Monday, January 2, 2012

Customizing an ASP.NET MVC app with a dynamic language

I like to configure and extend application or service written in C# by using a dynamic language. This form of architecture allows to create customizable application, and the customization is simple, immediate and clean.

In this post I am going to show how to build customizable ASP.NET MVC application and the nice syntax obtained.

This is just a prototype to showcase my idea.

In my project I created a folder Dictionary, which contains Python and PowerShell files. For now we will focus on the Python files.

The file contains one Python dictionary with 2 entries. As you may reconized this file is also JSON compatible and even if you do not know Python, it is easy to read and understand.
Dic = {

    "ApplicationTitle"   : "My Customized App Title",
    "ApplicationVersion" : 1.2
In my view, I reference the entries this way.

AppTitle:@ViewBag.ApplicationTitle AppVersion:@ViewBag.ApplicationVersion

In my C# controler the only change is the base class.
public class HomeController : Dynamic4MVC.ControllerExtended {

So far the file is just a static configuration file.

I added a new entrie named SupportedDays. This entry is a list of string and it is initialized by invoking the function GetSupportedDays(). Now that's where using a dynamic language versus an XML file becomes interesting, because we can execute code to initialize data, when the Python file is loaded.
def GetSupportedDays():
    return ["Monday", "Wednesday", "Friday"]

Dic = {

    "ApplicationTitle"   : "My Customized App Title",
    "ApplicationVersion" : 1.2,
    "SupportedDays"      : GetSupportedDays()    
In my view, I reference the entry SupportedDays this way.
    @foreach (var d in ViewBag.SupportedDays) {
        @: @d,
We can go a little bit further, by implementing our own class, instantiating objects and invoke methods. The method ToString() will be automatically invoked by the Razor engine.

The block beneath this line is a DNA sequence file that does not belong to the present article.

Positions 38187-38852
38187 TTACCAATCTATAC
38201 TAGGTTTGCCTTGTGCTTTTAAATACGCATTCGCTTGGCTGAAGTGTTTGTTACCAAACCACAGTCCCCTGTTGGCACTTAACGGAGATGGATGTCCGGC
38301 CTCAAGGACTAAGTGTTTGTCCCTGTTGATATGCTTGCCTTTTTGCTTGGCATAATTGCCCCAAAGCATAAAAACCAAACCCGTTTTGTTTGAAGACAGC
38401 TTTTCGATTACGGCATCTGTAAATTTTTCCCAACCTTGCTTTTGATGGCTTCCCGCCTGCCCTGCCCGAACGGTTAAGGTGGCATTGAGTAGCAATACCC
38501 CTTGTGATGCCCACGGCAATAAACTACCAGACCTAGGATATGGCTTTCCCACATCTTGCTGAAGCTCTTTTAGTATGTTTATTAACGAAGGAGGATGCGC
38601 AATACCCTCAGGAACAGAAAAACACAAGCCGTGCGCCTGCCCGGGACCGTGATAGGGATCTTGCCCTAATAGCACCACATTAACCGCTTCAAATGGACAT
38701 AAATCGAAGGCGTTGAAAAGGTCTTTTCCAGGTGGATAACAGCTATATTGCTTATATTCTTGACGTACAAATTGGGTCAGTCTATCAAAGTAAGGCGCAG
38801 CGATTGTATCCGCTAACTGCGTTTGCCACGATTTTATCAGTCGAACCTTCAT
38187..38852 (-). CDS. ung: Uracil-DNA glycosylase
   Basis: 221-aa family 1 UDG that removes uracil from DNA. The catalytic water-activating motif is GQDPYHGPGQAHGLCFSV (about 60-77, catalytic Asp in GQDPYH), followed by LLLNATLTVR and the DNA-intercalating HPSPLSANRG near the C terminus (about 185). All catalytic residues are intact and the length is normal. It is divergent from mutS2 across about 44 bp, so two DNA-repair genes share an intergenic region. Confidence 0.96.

class User(object):

    def __init__(self, userName):
        self.UserName = userName

    def ToString(self):
        return "user:%s" % self.UserName

Dic = {
    "Users" : [ 
In my view, I reference the entry Users this way.
@foreach (var u in ViewBag.Users) {
        @: User:@u
At this point we can build a nice DSL (Martin Fowler called them Internal DSL) dedicated to the customization of the application.

Python syntax is clean and succinct, and IronPython being a .NET language, there is no integration problem and it is fast. Mixing C# 4.0 and IronPython, is easy and very powerful. It is possible to do it with .NET C# 2.0/3.5 with a little bit more difficulties.

JavaScript is also a possibilty with the Jurassic runtime which is slow compared to the JavaScript runtime in Chrome or IE9, though speed is not really a problem here.

Mixing C# and PowerShell v 2 is easy, but the API is kind of ugly and cannot leverage the dynamic feature of C# 4.0 out of the box, like with IronPython. I had to write some internal wrapper described in my post Running PowerShell from C# with a hint of dynamic. With PowerShell v 3, the problem should be solved.

Depending of your type of application, you may have to cache the dictionary in the Session object, the Application object or your mem cache, because loading and evaluating IronPython or PowerShell code is slow.

Obviously, those who hate dynamic languages will find this post awful. A more valid question is to ask is: Is it reasonable to ship on a product machine code in a text file?

To this question I generally find more Pros than Cons. That's just me.

The source code is on github at DynamicCsToPowerShell-Library


  1. Very interesting post Fred. What else is in your base controller? Care to share the code?

  2. The source code is on github